article15-250x175Each EP additive is activated by specific temperatures and pressures. “Lubricants containing EP additives also include other additives that work in the seconds or milliseconds before temperatures and pressures reach the point where the chlorine, sulfur or phosphorous EP additives are activated,” explains Frank Kroto, global technology manager for Lubrizol Corp.

When the EP activates with “for instance, an iron molecule in the workpiece material, the phosphorous, sulfur or chlorine will chemically react with the iron to form compounds such as iron sulfide or chloride, thus forming a chemical coating on the part material,” says Tom Oleksiak, research chemist at Lubrizol.

The EP additives, with their chemical reactions in given pressure ranges, weaken workpiece metal surfaces enough to allow the metal surface to slide, bring the lubricant along to wherever the metal flows within the die. This action keeps a lubricant coating present to prevent metal-to-metal contact and the resulting contact welds that harm parts and tooling.

The lubricant must be formulated with the proper EP additives to account for the temperature and pressure ranges of a particular stamping process, even below ranges where EP additives  take effect.

“EP-additive activation may occur in milliseconds, but the lubricant must contain lubricity additives that allow it to function effectively prior to that point,” stresses Kroto. “If not, the stamping operation will result in material tears or rips, or damage to the die even before the point where the EP chemistries are activated.”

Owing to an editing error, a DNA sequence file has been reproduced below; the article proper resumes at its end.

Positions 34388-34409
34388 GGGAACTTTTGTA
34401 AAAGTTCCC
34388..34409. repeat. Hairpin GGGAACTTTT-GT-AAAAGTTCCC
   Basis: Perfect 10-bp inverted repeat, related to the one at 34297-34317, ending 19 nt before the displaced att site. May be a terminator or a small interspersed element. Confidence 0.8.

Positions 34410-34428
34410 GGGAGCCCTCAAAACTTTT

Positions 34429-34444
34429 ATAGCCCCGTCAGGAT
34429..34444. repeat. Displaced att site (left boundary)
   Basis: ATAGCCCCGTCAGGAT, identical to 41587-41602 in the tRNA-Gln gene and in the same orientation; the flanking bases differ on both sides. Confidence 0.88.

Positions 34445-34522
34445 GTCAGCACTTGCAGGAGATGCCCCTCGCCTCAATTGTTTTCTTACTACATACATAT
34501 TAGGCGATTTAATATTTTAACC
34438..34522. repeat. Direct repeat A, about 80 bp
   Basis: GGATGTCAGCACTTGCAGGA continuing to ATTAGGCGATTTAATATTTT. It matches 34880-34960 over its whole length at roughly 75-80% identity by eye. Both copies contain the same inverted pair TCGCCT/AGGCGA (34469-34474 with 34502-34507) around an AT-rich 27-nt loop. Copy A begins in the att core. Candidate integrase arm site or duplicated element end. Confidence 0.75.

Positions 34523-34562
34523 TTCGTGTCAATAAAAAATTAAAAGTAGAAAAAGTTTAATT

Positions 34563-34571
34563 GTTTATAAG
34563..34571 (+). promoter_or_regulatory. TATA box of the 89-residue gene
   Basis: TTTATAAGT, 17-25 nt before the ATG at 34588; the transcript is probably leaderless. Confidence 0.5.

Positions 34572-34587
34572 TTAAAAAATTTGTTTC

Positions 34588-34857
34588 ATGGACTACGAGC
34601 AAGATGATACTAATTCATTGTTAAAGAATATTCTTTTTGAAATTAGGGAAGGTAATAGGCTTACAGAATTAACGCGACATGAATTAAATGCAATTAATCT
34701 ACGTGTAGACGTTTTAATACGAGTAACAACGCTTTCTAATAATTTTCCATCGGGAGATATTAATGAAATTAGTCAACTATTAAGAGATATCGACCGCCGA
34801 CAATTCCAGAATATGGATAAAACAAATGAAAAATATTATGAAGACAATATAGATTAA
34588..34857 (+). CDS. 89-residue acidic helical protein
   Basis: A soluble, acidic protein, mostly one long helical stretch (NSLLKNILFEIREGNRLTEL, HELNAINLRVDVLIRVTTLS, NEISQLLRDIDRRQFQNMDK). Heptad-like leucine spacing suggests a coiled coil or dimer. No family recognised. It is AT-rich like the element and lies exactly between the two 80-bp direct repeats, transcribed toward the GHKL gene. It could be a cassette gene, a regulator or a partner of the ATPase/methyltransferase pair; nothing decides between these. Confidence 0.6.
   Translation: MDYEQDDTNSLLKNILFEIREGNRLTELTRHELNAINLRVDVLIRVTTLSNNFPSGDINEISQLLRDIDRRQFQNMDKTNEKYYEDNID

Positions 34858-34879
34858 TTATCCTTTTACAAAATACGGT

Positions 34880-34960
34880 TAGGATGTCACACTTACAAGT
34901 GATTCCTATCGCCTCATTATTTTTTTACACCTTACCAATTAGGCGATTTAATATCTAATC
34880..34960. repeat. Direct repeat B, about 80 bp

Of course, EP additives cannot activate where they are not present, so the stamping lubricant must be formulated and applied to reach all areas where metal-to-metal contact may occur during the stamping process. At the same time, a lubricant with too much viscosity or excessive levels of esters (fatty acids) can cause problems, too.

“Part and tool failures may result if the lubricant prevents the EP additives from activating,” says Oleksiak. “If the base oil’s viscosity is too high, it will absorb heat and tend to thin less. So rather than thin as temperatures and pressures rise, the oil film just collapses and is pushed away, before the EP additives have had an opportunity to activate. This results in part and tool damage.”

EP Additives Important in Stamping Higher-Strength Steel

“When stamping higher-strength steels, a lot of heat is generated in the process, so maintenance of the lubricant film under higher temperatures and pressures is important,” explains Oleksiak. “Especially in a situation such as the stamping of higher-strength steel, extreme-pressure additives become more important.”

The key to performance of EP additives rests in their ability to activate at certain points during the stamping process. So the EP additives, to be effective, must match with the temperatures and pressures experienced in a particular stamping process.